Soft UK inflation, retail sales data bring Bank of England rate hike into question
The Pound traded lower against the US Dollar for the second consecutive day on Wednesday, the first time it has done so since the end of March, after yesterday’s UK inflation data fell short of expectations.
Headline inflation in the UK unexpectedly slowed to 2.5% in March, its lowest level in a year, after investors had eyed an unchanged reading of 2.7%. While in itself disappointing, its implications for the path of Bank of England interest rate hikes will be of much more concern to investors ahead of the May MPC meeting. The level of core inflation, of which excludes volatile components of energy and food, also undershot expectations, coming in at 2.3% versus the 2.4% consensus. While we think the inflation miss is unlikely to derail another rate increase from the BoE next month there is now likely to be a much more divided view among the committee than we had previously anticipated. Financial markets have also subsequently discounted the possibility of a second rate hike this year, having been pricing one in prior to yesterday. To compound the misery for Sterling, this morning’s UK retail sales also fell well short of expectations. Sales in March rose by just 1.1%, while declining on a month-on-month basis for the third month out of the previous four. This heaped more selling pressure on the Pound today, while raising further question marks as to whether a May hike is the done deal that much of the market had made out earlier in the week.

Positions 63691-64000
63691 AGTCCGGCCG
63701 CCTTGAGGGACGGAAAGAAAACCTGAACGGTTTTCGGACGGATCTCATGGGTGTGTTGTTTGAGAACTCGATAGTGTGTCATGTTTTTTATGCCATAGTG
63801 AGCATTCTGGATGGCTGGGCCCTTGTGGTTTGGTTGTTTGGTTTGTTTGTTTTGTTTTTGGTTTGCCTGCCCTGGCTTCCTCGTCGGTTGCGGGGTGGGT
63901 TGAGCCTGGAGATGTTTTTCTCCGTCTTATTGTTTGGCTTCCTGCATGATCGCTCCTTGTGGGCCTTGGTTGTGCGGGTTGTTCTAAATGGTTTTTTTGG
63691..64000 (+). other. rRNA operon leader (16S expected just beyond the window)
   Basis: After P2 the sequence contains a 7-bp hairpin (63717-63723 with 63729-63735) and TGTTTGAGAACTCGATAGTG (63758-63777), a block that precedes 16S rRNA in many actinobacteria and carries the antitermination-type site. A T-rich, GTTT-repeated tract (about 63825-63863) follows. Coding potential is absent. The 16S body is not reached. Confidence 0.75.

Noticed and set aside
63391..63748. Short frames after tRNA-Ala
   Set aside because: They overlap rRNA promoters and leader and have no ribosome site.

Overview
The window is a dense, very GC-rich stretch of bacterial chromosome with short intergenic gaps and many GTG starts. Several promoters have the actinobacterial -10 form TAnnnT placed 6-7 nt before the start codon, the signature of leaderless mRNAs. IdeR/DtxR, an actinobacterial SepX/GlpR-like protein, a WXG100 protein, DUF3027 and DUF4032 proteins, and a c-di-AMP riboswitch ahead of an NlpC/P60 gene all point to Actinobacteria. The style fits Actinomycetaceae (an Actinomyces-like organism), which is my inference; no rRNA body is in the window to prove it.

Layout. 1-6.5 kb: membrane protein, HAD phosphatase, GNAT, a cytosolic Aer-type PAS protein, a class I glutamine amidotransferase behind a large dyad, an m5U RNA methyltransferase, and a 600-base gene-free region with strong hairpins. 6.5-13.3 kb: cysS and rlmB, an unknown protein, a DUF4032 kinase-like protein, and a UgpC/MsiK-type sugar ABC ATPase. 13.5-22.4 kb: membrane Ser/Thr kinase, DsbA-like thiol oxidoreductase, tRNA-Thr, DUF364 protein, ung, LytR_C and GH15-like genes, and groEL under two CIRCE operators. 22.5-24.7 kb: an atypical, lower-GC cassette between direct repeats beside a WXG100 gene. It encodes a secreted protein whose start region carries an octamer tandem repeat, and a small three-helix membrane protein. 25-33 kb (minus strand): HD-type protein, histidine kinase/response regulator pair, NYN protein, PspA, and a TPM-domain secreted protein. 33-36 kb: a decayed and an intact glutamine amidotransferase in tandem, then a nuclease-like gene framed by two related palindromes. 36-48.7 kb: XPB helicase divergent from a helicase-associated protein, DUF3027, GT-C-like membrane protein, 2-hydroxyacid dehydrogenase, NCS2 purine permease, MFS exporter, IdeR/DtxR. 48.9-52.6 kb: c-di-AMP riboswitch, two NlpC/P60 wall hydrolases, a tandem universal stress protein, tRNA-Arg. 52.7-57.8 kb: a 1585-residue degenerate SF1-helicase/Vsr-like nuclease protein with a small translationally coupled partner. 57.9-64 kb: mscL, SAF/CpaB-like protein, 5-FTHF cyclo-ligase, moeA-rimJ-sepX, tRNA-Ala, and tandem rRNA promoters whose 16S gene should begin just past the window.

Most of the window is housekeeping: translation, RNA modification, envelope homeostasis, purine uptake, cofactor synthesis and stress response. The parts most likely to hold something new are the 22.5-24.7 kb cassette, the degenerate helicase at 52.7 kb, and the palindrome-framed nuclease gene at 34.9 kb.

Eurozone inflation slides ahead of next week’s ECB meeting
A similarly underwhelming set of Eurozone inflation figures led to a brief sell-off in the Euro yesterday, although the currency brushed it aside to end the day higher. The data does, however, continue to underline our view that the European Central Bank will be very reluctant to tighten monetary policy any time soon. Headline inflation in the Eurozone slipped back to 1.3% in March after investors had eyed a 1.4% reading, while core price growth remained stuck at just 1.4%, well below the 2% target. We expect the ECB to maintain its dovish rhetoric when it next meets in seven days’ time. Meanwhile, the US Dollar index ended the London session mostly unchanged, clinging onto gains after rising from a three week low. Federal Reserve members added very little, with members Kaplan, Dudley and Bullard not touching on monetary policy. The greenback remains dependent on geopolitical factors. In the absence of any news on that front, investors will be looking towards this afternoon’s Philly Fed manufacturing survey and latest jobless claims figures, although neither are likely to materially shift the currency.